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Title: Manure biochar as a potential promising adsorbent for Cd-polluted soil remediation
Authors: LATAF, Amine 
Pecqueur, I
Vandecasteele, B
Viaene, J
Jozefczak, M
Issue Date: 2022
Publisher: 5th International Conference on manure management and valorization
Abstract: The Campine region in Flanders is well-known for its highly cadmium (Cd)-contaminated soils due to past anthropogenic activities. Enhanced Cd exposure can cause cellular damage in plants, and consequently reduces crop growth and plant quality (Jozefczak et al., 2014). Currently, few cost-effective and non-destructive remediation techniques exist (Tang and Ni, 2021). Therefore, alternative soil remediation techniques should be assessed. Biochar is a solid material that is produced by pyrolysis of biomass. Because of its functional surface, it can be used as a cost-effective adsorbent for various (in)organic pollutants in soils and waste waters (Sizmur et al., 2017). However, differences in biochar properties will affect their adsorption performance. Therefore, suitable biomass streams and biochar production conditions should be selected to increase adsorption efficiency. Biochars from eight biomass feedstocks (spent peat, green waste, chicken manure, coffee grounds, flax shives, insect frass, tree bark and apple wood) were subjected to pyrolysis at 450 and 600 °C (pilot-scale rotary kiln reactor) and evaluated for their Cd removal efficiency (CRE) in a buffered 2-(N-morpholino)ethanesulfonic acid (MES) solution (0.025 M Cd; pH = 6; 1:20 solid:liquid ratio) for ten days. The results show that CRE varied from 4 to 96 wt.% with the highest CRE by chicken manure biochars (94-96 wt.%). Insect frass biochar (produced at 450 °C) also had a high CRE (77 ± 4 wt.%). All the other biochars exhibited a CRE below 50 wt.%. A 10-day kinetic adsorption study in the MES solution was executed on four biochars (450 °C) (tree bark, spent peat, insect frass and chicken manure) due to their divergent adsorption performance. A 24-hr desorption step with 0.01 M Ca(NO3)2 was executed to investigate the leachability of the adsorbed Cd. Chicken manure biochar showed the fastest Cd removal rate with a removal of 93 ± 1 wt.% within one day, while the Cd removal of insect frass biochar started at 41 ± 2 wt.% and gradually increased to 77 ± 4 wt.%. Cd Leaching from the loaded biochar was limited (< 10 wt.%) but spent peat biochar leached approx. two times more Cd compared to chicken manure biochar. Future pot and large-scale plant growth experiments with these biochars will provide more insight on their performance in real-life scenarios. This will open new possibilities for the remediation of Cd-contaminated soils.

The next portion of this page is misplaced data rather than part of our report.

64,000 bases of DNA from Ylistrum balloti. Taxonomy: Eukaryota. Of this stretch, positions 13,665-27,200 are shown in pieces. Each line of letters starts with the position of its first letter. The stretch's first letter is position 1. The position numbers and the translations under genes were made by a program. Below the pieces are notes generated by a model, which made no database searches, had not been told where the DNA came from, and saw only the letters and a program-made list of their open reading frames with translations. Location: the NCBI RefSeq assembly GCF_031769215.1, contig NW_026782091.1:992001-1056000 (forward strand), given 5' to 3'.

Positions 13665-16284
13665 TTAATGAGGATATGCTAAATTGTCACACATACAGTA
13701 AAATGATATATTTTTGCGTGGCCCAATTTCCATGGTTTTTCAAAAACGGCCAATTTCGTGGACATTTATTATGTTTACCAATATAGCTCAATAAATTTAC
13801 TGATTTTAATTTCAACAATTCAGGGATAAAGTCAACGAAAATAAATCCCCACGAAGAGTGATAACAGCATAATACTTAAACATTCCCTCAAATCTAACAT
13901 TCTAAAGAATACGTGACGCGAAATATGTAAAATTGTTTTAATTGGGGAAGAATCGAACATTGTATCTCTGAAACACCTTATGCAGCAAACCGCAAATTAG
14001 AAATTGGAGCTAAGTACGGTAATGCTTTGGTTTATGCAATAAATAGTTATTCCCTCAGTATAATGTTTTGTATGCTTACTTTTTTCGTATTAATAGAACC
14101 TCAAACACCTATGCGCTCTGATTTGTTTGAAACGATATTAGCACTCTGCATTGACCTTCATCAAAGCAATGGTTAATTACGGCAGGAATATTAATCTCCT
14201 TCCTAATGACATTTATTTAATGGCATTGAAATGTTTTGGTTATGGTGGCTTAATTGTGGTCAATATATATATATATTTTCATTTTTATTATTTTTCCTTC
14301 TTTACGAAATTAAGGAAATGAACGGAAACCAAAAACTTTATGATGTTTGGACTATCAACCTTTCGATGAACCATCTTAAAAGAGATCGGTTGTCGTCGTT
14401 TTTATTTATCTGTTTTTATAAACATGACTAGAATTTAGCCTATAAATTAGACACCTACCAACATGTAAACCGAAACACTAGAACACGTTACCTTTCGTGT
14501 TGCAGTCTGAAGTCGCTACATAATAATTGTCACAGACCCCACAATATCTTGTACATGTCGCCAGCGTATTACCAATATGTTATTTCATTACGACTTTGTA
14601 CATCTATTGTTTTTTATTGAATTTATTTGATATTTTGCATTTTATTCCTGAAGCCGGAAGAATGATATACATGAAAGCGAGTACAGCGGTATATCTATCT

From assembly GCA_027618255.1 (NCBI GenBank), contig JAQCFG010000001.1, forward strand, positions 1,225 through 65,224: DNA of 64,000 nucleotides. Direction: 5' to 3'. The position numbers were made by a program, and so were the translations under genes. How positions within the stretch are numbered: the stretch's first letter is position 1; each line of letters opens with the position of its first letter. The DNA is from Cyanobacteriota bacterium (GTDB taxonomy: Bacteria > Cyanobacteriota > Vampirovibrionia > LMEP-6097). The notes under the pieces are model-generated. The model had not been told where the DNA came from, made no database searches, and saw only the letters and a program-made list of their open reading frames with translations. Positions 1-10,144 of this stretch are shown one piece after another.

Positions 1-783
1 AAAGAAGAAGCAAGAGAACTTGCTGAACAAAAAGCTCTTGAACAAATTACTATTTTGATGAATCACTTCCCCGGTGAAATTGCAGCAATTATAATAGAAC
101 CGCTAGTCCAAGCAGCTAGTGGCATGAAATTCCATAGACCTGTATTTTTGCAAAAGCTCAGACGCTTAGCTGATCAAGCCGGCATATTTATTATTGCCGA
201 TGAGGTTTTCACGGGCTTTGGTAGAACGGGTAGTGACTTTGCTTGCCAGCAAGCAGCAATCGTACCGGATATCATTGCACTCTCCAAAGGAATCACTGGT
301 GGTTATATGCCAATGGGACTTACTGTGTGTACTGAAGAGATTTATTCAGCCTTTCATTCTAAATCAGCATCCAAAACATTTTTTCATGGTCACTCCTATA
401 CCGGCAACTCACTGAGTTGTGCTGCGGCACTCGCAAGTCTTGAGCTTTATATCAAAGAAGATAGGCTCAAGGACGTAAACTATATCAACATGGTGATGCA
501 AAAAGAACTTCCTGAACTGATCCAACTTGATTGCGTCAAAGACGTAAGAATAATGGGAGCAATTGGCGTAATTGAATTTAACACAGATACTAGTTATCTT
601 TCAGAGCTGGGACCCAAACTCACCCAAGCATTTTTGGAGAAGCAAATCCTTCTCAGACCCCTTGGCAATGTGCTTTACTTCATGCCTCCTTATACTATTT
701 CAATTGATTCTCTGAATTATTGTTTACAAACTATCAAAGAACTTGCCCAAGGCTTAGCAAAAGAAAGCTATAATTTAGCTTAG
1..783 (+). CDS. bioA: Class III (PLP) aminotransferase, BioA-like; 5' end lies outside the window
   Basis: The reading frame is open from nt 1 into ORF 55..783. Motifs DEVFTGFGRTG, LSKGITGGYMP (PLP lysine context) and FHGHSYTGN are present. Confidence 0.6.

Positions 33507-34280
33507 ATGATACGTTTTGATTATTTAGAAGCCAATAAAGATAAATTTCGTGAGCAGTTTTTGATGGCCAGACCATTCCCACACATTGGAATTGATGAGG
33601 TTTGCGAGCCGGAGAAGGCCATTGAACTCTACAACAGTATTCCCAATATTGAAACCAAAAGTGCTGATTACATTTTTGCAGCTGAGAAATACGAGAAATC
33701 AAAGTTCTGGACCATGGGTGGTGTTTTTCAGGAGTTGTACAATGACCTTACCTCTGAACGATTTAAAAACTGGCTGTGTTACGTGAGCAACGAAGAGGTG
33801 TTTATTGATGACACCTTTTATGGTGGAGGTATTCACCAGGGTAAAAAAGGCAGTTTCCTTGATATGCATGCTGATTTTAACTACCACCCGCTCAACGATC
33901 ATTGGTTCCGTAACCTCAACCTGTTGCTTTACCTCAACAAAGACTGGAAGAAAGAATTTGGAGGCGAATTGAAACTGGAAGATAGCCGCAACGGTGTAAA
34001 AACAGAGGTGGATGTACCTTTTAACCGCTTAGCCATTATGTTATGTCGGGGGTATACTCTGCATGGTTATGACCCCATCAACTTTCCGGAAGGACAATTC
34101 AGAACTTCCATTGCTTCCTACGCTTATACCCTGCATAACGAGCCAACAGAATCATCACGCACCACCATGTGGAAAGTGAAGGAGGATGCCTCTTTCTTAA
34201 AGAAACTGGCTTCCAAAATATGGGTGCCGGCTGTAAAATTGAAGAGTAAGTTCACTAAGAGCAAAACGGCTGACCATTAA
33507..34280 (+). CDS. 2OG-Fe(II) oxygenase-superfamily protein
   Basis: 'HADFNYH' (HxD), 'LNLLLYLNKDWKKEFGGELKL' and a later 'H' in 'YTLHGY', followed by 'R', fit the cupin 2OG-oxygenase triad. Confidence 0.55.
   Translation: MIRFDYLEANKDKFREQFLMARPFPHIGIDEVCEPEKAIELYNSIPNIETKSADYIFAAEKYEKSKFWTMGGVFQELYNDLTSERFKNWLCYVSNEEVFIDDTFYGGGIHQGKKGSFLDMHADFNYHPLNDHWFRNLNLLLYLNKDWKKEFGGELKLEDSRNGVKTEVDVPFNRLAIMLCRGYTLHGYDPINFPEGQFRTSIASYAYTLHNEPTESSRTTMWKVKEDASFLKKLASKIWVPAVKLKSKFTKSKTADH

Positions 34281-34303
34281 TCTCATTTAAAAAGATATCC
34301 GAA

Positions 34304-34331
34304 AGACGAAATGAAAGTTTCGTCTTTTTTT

Keywords: soil remediation;Cd adsorption kinetics;insect frass;chicken manure
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Category: C2
Type: Conference Material
Appears in Collections:Research publications

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